By Joao Pedro de Magalhaes, University of Liverpool
Date: 22 September 2014 Time: 11:59 PM ET
This article was originally published at The Conversation. The publication contributed the article to Live Science’s Expert Voices: Op-Ed & Insights.
When I was younger, about ten years old, I realised that everyone ages and dies. And I thought well why should that be? Can’t we do something about it? I then thought I’d do it. I’ll study ageing and figure it out, and I’ll find a solution so people don’t have to age and die. And that’s what I do today.
Ageing is a decrease in viability and an increase in vulnerability. It means your capacity to respond to external stresses and to function decreases, making you more vulnerable to diseases. One of the major causes of mortality in the elderly is influenza, which is just the common flu. The thing with ageing, of course, is that it entails different levels – molecular, cellular, hormonal and physiological – different organs and different systems in the body, which makes it very complex and relatively difficult to study. We actually don’t know much about ageing in the sense of its mechanisms – how and why we age. And what drives the process of ageing is still relatively poorly understood. If you look at it evolutionarily, our lifespan has only recently been so long.
Life expectancy is affected by numerous factors such as better nutrition and availability of vaccines, has increased. Around 150 years ago it was something like 40-years-old, and 1,000 years ago about 25 (figures vary depending on whether child mortality and death in childbirth are included). But even as we increasingly reach what appear to be the limits of lifespan, there is likely still scope for even longer lifespans.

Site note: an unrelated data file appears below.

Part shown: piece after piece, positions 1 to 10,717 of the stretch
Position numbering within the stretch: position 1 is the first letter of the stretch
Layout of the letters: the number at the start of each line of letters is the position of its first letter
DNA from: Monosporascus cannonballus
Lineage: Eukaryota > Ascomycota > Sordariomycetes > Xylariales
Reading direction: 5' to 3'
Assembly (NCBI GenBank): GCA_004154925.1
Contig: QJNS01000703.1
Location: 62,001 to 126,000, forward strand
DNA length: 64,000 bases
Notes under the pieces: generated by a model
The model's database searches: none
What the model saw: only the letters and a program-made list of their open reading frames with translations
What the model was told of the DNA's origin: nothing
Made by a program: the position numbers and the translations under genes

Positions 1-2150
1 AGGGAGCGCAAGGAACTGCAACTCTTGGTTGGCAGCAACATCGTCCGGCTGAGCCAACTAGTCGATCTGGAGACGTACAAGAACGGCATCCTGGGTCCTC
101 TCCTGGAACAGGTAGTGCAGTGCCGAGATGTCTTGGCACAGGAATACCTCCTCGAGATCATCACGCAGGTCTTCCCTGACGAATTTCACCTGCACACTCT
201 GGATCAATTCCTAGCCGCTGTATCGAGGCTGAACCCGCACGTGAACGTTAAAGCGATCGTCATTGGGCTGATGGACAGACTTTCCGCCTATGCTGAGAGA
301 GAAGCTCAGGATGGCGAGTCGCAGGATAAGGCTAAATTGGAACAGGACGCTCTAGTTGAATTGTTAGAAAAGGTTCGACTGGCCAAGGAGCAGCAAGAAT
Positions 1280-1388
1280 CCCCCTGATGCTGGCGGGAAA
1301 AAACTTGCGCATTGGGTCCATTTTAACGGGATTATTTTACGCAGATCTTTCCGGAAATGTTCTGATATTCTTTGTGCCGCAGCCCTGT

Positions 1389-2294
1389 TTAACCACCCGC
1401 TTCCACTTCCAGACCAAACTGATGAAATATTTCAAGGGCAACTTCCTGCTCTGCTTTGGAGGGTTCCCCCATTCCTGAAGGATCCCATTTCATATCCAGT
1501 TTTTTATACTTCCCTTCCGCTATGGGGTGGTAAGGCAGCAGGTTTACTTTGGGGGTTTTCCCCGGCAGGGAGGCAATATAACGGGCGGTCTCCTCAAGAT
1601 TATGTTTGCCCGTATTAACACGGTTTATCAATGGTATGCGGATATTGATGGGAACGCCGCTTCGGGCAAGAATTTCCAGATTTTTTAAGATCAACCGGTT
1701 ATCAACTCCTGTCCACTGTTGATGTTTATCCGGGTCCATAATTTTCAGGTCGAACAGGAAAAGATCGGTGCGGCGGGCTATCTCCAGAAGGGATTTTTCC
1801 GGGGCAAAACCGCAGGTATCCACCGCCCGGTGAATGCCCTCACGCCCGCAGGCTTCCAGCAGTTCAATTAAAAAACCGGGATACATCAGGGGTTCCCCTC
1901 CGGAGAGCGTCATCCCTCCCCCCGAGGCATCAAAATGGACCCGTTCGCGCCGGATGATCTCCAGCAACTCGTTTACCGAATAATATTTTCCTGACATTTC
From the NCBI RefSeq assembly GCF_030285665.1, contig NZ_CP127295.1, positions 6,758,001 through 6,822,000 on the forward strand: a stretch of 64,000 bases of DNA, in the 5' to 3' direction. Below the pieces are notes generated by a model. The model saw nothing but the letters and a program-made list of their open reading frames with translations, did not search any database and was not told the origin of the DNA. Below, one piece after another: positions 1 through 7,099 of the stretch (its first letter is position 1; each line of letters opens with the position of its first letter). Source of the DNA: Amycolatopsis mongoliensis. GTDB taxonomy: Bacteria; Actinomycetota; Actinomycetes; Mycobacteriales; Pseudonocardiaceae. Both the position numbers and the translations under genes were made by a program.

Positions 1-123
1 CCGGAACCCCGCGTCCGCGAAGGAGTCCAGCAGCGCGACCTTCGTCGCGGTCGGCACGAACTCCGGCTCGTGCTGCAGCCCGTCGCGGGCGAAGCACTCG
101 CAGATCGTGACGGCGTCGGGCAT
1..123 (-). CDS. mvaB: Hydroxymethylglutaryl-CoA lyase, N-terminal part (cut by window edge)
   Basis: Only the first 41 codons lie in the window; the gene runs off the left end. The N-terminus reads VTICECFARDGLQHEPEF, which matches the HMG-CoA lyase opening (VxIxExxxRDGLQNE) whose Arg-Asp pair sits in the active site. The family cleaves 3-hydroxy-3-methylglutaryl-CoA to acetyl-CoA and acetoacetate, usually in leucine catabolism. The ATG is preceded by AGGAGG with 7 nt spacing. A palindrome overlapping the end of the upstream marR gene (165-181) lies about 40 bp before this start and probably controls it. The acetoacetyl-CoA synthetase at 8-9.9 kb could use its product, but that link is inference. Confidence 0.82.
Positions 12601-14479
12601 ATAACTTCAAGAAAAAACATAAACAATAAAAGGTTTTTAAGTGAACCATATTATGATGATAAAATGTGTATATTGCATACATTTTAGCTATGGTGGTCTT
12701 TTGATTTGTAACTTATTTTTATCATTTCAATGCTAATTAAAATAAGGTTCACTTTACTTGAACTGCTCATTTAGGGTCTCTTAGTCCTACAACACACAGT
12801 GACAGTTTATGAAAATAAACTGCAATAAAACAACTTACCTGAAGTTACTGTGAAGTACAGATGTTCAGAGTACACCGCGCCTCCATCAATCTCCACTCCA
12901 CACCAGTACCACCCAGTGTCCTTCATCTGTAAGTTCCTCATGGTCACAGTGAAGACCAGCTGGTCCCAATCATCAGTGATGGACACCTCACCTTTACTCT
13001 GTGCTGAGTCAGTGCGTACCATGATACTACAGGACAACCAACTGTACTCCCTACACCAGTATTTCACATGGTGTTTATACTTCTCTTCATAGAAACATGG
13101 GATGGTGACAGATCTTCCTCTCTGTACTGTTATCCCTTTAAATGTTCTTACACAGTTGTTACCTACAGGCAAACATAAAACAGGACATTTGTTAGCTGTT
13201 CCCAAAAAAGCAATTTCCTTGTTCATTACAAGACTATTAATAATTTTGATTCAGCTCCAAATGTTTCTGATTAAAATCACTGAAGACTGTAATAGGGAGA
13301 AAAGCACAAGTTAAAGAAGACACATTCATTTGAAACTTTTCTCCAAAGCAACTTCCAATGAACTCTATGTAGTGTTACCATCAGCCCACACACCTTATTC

Why do we age?
There are hypotheses that damage to DNA probably affects cell renewal in stem cells, which in turn prevents repair in the body and contributes to loss of viability. Then there is the free radicals theory of ageing: the idea that as mitochondria in our cells burn energy with oxygen, it generates very highly reactive compounds, which creates damaging oxidative stress, which in turn accumulates with age and causes ageing. There are also things like telomeres, the tips of chromosomes that shorten with cell division. But because this also occurs with age (and is linked to cancer risk), people have said this drives the process of ageing.
So after about age 30 your chances of dying double every eight years. This is fairly standard for human populations, no matter where you’re from or where you live. Third World countries may have higher mortality to begin with, but you still see this exponential increase in mortality.
Longevity isn’t fixed
But then you have very unique creatures. One example are birds. Now birds actually live longer than would be expected for them for their size, because they can fly and avoid predators. And one of the species that we are interested in is an organism called the naked mole rat, which lives for more than 30 years. Why? Because it lives in a protective environment. But then there is an evolutionary pressure to live longer. One of the interesting things about the naked mole rat is that it is extremely cancer resistant. There has not been a single case of cancer in hundreds of naked mole rats.